Family memories and objects from World War I

A post from our Curatorial Assistant, Josh Butt

People's CaseAs the commemoration of the beginning of World War I fast approaches we will reflect on the far reaching consequences of the war. Nations were shattered, governments overthrown and millions of people’s lives were changed forever. With such great global cost, the personal impact of war is often brushed over. Yet the history of World War I is in the family stories and memories of thousands of people around the world.

With this in mind we have been asking people to contribute their objects and family memories to our ‘people’s case’ which sits in A Land Fit For Heroes: War and the Working Class 1914-1918 exhibition. So far visitors have contributed several stories of soldiers who fought in the war and the women who anxiously awaited there return.

Harold William Melville WattsOne of those who returned was Sue Watts’ Grandfather Harold William Melville Watts. Harold was born in India to Anglo-Indian parents. He arrived in England for the first time in 1914 as part of the Cheshire Regiment and while he was stationed in Cheshire he met his wife Amy; he kept a photo of her through the entire war.

Although Harold fought in a British regiment many soldiers came from the Commonwealth to fight. The contribution of Commonwealth troops is often neglected in our commemoration of the war, yet by the end of the war the subcontinent supplied 1.4 million men to the war effort which was more than Scotland, Wale and Ireland together.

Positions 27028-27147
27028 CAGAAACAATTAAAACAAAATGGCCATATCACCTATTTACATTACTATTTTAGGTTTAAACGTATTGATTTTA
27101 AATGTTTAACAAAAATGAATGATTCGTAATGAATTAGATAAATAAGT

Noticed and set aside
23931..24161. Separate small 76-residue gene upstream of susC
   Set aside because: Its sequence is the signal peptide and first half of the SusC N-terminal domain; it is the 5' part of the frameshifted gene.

The last items of Thomas Walter DavenportOne of those who didn’t return from the war was Martin Faulkner’s Grand-Uncle Thomas Walter Davenport. In the case are Thomas’ remaining items including the shrapnel that ended his life, his cap badge, his dentures and his spectacle lenses. These items were returned to his mother by the nurse who was with Thomas in his final hours. Like so many others he was wounded at the Somme in 1916; he later died in a military hospital behind the lines. Thomas was one of the hundreds of thousands of men to die at the Somme, yet to see and hear his story is to understand what one death meant to a whole family, who go and visit his grave in France every year.

If you have a story or object about a family member involved in World War I in any way, be it conscientious objector, munitions worker or member of the armed forces and would like to see them in this exhibition then let us know. Please email exhibitions@phm.org.uk with details of the object, the story behind it in less than 50 words and we’ll select the most appropriate and put it in the case for a short period while the exhibition is up.

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